There’s no doubt that Brexit has been to blame for much of this, but the underlying Lincolnshire market does look strong. Between 2002-2018 the county’s population rose by 120,000, an increase of over 12%. This population increase looks set to continue with The Lincolnshire Research Observatory predicting another 79,600 people will make the county their home by 2041. Add to this the chronic shortage of housing, especially affordable housing, and you have a recipe for price rises in 2020. According to the National Housing Federation, Lincolnshire had a supply shortage of 3,983 homes in 2017. More homes are needed and in 2016/17 housing associations completed or started building around 7,000 in the East Midlands as a whole, over half of which will be for social and affordable rents, but even this rate of construction isn’t keeping pace with demand. If we can see the end to Brexit uncertainty in 2020 then both home owners and landlords could see big gains in 2020.
Lincolnshire Business in 2020
Despite the uncertainty, 2019 has proved to be a pretty good year for business. Here at Coversure Grantham we’ve certainly seen a rise in the number of requests for business, liability and fleet insurance quotes. Yes, there have been some challenges ahead and major manufacturing employers such as Siemens, RWE and Cummins have undoubtedly proceeded with caution recently, but as things become clearer, we can expect (hope) more positive actions in the coming year.
The haulage sector, the apex of Lincolnshire’s trio of key industries, has had a good year but its worries going into 2020 are mounting. Brexit obviously has massive ramifications for those who are used to delivering and retrieving goods from Europe and any customs delays could prove costly. Then there’s the ongoing shortage of drivers. The Traffic Commission estimates that there’s a shortage of around 45,000 drivers in the UK and that figure is rising at a rate of 50 per day. Add in to that the fact that there are 60,000 foreign drivers working for UK haulage firms and any EU national migration could be a real headache. Then there’s the death of diesels and the decision as to whether or not to go electric. Electric vehicles are the future and as we noted in our recent blog, electric vehicles are coming to the commercial vehicle sector. This will be a crunch year for the industry. If we don’t get a trade deal, lose drivers and of there’s a failure on the government’s behalf to support and accelerate the move to an electrically powered haulage industry then we could have a serious problem. On the other hand, if we can address these issues – and that’s far from impossible – then the road ahead could be bright.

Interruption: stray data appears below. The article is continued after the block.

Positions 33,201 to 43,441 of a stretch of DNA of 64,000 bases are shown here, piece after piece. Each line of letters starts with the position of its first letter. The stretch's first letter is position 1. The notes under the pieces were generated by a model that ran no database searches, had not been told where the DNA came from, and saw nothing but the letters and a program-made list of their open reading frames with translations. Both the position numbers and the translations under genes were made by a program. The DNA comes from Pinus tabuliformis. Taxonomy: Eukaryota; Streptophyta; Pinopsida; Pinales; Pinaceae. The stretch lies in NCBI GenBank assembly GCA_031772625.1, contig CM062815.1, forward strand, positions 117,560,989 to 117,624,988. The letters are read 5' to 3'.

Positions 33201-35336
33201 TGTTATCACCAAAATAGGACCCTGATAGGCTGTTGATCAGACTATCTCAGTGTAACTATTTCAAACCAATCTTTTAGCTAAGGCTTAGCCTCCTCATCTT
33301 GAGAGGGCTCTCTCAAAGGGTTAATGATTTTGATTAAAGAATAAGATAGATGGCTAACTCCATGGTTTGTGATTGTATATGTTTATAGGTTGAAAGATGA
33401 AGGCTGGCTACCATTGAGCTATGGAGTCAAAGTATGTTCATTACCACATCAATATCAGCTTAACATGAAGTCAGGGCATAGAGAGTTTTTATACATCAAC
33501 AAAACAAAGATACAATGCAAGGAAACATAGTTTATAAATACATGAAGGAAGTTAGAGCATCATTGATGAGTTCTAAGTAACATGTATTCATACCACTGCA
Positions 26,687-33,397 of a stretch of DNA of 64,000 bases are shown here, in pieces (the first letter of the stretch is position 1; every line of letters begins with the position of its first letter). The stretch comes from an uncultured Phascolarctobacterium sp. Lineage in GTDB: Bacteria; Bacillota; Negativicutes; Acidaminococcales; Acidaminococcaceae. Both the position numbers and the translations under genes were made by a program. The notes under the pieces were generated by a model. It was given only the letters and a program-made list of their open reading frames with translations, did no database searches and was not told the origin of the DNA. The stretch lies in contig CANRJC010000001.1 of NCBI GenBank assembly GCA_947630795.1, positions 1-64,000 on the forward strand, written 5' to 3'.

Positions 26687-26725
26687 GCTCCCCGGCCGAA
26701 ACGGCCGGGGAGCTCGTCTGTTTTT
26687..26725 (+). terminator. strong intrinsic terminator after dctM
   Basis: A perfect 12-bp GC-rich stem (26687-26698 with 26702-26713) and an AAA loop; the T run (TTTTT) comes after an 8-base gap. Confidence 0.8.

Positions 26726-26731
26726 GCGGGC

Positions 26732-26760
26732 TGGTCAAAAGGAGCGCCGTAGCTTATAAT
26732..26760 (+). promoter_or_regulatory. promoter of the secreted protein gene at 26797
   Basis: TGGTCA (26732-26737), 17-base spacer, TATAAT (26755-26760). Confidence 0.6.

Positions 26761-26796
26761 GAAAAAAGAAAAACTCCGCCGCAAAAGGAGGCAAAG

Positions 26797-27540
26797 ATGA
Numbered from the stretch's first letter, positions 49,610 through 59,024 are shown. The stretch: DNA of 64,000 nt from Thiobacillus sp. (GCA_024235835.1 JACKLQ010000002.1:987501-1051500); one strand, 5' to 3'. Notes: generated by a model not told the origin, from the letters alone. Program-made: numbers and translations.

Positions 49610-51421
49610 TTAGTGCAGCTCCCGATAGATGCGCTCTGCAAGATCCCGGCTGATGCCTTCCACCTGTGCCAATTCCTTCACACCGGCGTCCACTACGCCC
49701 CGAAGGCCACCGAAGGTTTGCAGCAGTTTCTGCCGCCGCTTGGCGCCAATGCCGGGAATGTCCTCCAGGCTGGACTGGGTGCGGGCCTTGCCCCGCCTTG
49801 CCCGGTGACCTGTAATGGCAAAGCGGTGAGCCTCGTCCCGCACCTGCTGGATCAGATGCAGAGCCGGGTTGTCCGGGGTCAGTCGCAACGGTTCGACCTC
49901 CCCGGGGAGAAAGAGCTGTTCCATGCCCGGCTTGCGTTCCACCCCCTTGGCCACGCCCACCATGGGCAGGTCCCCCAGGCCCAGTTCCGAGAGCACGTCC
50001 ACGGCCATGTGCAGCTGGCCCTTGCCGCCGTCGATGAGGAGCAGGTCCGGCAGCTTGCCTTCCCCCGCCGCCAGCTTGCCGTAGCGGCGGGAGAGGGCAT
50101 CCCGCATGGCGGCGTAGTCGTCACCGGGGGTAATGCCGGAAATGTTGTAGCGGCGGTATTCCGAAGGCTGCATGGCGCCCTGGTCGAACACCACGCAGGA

Think Lincolnshire business and most people will think farming. It’s a massive part of the county’s economy and provides jobs and supports a host of other industries. So, what does 2020 hold? Leaving means the end of EU subsides and that in itself is seismic. Data from an Informa Agribusiness Intelligence report in 2018 estimated that on average 60% of farm income comes in the form of EU subsidies. Thus far the government has only committed to maintaining subsidy levels until 2022 and those will only be forthcoming if famrers agree to improved environmental management. They have recently announced that extra money will be forthcoming for those who look after the environment, something that EU rules prohibited.
The environment is a serious issue for those who work the land. 2019 has been marked by another year of weather extremes with drought and deluge following hard on its each other’s heels making each stage of the season a trial by fire and water. At the time of writing many local farmers have downed tools as they wait for their saturated land to become accessible so that they can lift crops or see if winter-sown cereals need re-seeding.
On the upside 2020 could open the door to new opportunities. Export markets beyond the EU could be opened up and deals with Japan, Australia and even the US are distinct possibilities. It could also be a massive driver of efficiencies – something most agree is long overdue. A move to electric commercial vehicles could reduce costs and make farming a more flexible business. Automation, something that is already creeping in, could reduce the need for labour and with the growing global demand for meat-free diets, an arable centre like Lincolnshire could see a surge in demand. Again, time will tell…
What Does 2020 Hold For Lincolnshire?
There’s little doubt that this will be a big year for Licolnshire. Given our economy’s singular susceptibility to Brexit fallout, its exposure to climate change, the need to electrify our vehicles, a rising population and our international business outlook the stakes couldn’t be higher. That said, as we have proved time and time again since we reclaimed the land on which many of us stand; the people of Lincolnshire are people who triumph in adversity and no matter what 2020 brings we’ll survive and thrive!